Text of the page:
- 1. What is an interview?
- 2. Different types of interviews
- 3. Designing an interview
- 4. Recruiting research participants (a) Constructing the interview sample
- 5. Recruiting research participants (b) Recruitment strategies
- 6. Ethical issues to consider in recruitment of participants
- 7. Preparing for the interview
- 8. Conducting the interview (a) Being a good interviewer
- 9. Conducting the Interview (b) At the interview
- 10. Conducting the interview (c) Building trust and rapport
- 11. Conducting the interview (d) Using probes
- 12. Ethical issues in research interviews (a) Relationship between researchers and participants
- 13. Ethical issues in research interviews (b) Researchers as participants in the research process.
- 14. Ethical issues in research interviews: Insider/Outsider researchers
- 15. Post-interview practice
- 16. Summary of Module
- 17. Feedback Survey
3. Designing an interview
An interview is an interpersonal encounter. It requires skills such as building rapport, empathy and active listening.
When designing an interview, here are some things to consider:
- Purpose of the interview:
- What kind of data are you looking for? Can you find this information elsewhere?
- How will the interview findings be presented?
- How will you determine if an interview is ‘successful’?
- Who are your participants?
- How many participants will be required for the purposes of the study?
- How will participants be recruited? (see: ‘Locating/recruiting participants’ in this module)
- How will you protect your participants?
- Will participants take part in more than one interview, e.g. as in life histories where data is collected over a period of time, or longitudinal studies that follow participants over time?
- Length of the interview:
- How much time do you have available to conduct the interview? Note that transcribing interviews is also a time-consuming process – the longer the interview the more time-consuming the data analysis process.
- How will you establish rapport with the respondent? Is the interview the first time that the interviewer and respondent will meet, or is there a pre-existing relationship?
- Schedule of questions:
- structured, semi-structured and unstructured interviews exist along a continuum; no interview is completely scripted, and none are completely unscripted.
- Simple questions with minimal set-up efficiently solicit responses from respondents.
- Begin with ‘easy’ questions to warm up the respondent and develop a rapport, and build from there.
- Open-ended questions invite rich responses (i.e. questions that cannot be answered with “yes” or “no”).
- Use probing questions (e.g. ‘Can you tell me more about that?’) to elicit more in-depth responses.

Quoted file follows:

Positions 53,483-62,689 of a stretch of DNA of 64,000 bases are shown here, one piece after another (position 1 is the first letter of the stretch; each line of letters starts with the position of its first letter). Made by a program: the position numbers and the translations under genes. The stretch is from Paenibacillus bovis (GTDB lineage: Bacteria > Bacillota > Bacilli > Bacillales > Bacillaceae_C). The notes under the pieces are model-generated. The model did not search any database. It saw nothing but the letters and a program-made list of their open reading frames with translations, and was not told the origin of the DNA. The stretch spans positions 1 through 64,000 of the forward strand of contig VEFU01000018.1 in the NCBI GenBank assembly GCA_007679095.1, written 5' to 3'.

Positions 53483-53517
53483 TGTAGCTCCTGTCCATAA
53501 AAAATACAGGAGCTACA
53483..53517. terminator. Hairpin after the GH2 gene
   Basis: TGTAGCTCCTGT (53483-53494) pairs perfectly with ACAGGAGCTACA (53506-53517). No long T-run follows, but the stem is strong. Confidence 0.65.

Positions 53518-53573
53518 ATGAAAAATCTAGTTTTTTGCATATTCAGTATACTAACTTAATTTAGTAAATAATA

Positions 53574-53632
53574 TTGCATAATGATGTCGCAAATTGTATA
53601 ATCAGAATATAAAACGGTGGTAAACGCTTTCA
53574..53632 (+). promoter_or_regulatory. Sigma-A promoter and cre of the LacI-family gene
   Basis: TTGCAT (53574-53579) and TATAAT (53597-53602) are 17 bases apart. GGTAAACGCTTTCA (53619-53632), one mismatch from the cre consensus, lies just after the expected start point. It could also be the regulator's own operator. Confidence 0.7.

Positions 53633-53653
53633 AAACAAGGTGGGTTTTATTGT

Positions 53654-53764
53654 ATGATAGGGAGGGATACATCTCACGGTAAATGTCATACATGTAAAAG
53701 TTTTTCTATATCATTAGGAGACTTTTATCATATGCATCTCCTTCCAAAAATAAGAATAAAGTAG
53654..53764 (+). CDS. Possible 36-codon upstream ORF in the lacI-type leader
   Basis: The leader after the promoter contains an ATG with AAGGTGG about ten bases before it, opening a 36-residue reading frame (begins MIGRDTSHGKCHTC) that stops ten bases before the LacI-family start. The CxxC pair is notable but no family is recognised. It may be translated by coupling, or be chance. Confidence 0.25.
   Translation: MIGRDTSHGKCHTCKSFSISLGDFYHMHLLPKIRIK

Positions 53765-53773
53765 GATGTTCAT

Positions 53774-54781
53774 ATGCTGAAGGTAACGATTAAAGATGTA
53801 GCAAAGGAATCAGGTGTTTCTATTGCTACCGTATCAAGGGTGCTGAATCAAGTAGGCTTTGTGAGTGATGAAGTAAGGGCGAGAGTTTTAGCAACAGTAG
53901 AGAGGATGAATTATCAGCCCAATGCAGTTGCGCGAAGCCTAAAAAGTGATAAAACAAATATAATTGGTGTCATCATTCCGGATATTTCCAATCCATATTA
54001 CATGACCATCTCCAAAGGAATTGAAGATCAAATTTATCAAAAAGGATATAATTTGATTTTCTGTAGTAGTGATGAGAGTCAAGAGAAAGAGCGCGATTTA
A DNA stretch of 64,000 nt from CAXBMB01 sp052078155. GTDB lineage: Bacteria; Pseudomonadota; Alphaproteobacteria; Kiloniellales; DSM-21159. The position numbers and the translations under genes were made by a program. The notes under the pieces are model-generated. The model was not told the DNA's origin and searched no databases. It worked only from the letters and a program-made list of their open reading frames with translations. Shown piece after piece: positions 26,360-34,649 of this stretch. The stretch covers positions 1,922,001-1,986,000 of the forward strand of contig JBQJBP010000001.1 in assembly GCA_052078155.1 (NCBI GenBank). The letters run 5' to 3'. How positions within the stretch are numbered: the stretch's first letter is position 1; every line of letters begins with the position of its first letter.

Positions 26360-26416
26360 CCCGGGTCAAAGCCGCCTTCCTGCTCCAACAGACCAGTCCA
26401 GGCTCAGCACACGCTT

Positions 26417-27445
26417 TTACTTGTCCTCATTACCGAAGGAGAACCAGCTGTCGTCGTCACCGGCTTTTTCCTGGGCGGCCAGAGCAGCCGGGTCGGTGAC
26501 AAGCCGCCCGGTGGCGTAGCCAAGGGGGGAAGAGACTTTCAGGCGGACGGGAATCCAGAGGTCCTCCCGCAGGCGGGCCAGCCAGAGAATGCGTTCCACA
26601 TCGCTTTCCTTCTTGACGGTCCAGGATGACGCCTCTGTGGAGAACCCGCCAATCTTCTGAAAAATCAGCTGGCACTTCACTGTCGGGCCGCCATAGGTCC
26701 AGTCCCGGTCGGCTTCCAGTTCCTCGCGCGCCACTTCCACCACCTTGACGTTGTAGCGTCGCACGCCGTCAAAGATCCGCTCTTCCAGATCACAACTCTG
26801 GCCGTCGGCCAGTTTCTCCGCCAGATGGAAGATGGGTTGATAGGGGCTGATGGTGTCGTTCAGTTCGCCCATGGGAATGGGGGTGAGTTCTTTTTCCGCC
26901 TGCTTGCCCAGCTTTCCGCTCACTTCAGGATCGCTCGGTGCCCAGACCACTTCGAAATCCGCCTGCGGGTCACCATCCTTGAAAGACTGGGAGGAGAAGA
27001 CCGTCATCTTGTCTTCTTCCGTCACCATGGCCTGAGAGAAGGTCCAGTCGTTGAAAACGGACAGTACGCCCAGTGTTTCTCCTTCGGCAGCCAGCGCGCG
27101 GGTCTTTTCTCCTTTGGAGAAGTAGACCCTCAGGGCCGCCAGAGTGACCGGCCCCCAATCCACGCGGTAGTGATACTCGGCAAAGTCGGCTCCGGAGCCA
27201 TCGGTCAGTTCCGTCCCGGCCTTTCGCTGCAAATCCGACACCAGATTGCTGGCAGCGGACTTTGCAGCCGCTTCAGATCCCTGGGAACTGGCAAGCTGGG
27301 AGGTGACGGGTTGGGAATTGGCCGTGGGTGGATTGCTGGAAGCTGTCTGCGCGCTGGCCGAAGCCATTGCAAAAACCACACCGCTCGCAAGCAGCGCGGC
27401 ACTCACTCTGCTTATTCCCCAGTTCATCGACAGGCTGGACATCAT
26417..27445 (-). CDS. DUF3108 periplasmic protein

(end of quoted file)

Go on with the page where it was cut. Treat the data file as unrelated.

- Be aware of the respondent’s verbal and non-verbal communications, and take cues from these when probing or when approaching sensitive topics.
- Data analysis:
- How will the data generated be analysed? This will determine how structured the interview will be, e.g. if comparative analysis is required, or if the same kind of data needs to be collected and aggregated.
- Immerse yourself in your topic to establish what it is you want to know and what it is you want to find out.
- Formulate an interview schedule with interview questions that use commonly understood language, commonly used words, avoid ambiguity, and avoid leading questions.
- Include different types of questions, including factual, descriptive, thoughtful and emotional questions.
- Before going into the field, practice doing the interview three, four or five times if possible.
- Conduct pilot interviews with other members of your research team, or volunteers, and use the feedback to refine the questions.
- Look into whether you can access skills workshops to prepare for conducting your interviews. For example, in active listening and observational note-taking.
Sample interview schedule or guide for in-depth interviews with low-income women.
Strategies for Qualitative Interviews: https://sociology.fas.harvard.edu/files/sociology/files/interview_strategies.pdf
Designing and Conducting Semi-Structured Interviews for Research http://home.utah.edu/~u0326119/Comm4170-01/resources/Interviewguidelines.pdf
Anderson, K. and D. Jack (1991) ‘Learning to Listen: Interview Techniques and Analysis’, in S. Gluck and D. Patai (eds) Women’s Words: The Feminist Practice of Oral History. London: Routledge and Kegan Paul.
Briggs, C.L., 1986. Learning how to ask: A sociolinguistic appraisal of the role of the interview in social science research (Vol. 1). Cambridge University Press.
DeVault, M.L. 1990. ‘Talking and Listening From Women’s Standpoint: Feminist Strategies for Interviewing and Analysis,’ Social Problems 37(1): 96–116.
Mauthner, Natasha S. and Andrew Doucet. 2003. “Reflexive Accounts and Accounts of Reflexivity in Qualitative Data Analysis,” Sociology, 37:413-31.
Mauthner, N.S., O. Parry and K. Backett-Milburn (1998) ‘“The Data are out There, or are They?” Implications for Archiving and Revisiting Qualitative Data’, Sociology, 32: 733–45.
Song, M. and I. Parker (1995) ‘Commonality, Difference, and the Dynamics of Disclosure in In-depth Interviewing,’ Sociology, 29: 241–56.
Wolf, D. (1996) ‘Situating Feminist Dilemmas in Fieldwork’, in D. Wolf (ed.) Feminist Dilemmas in Fieldwork. Boulder, CO: Westview Press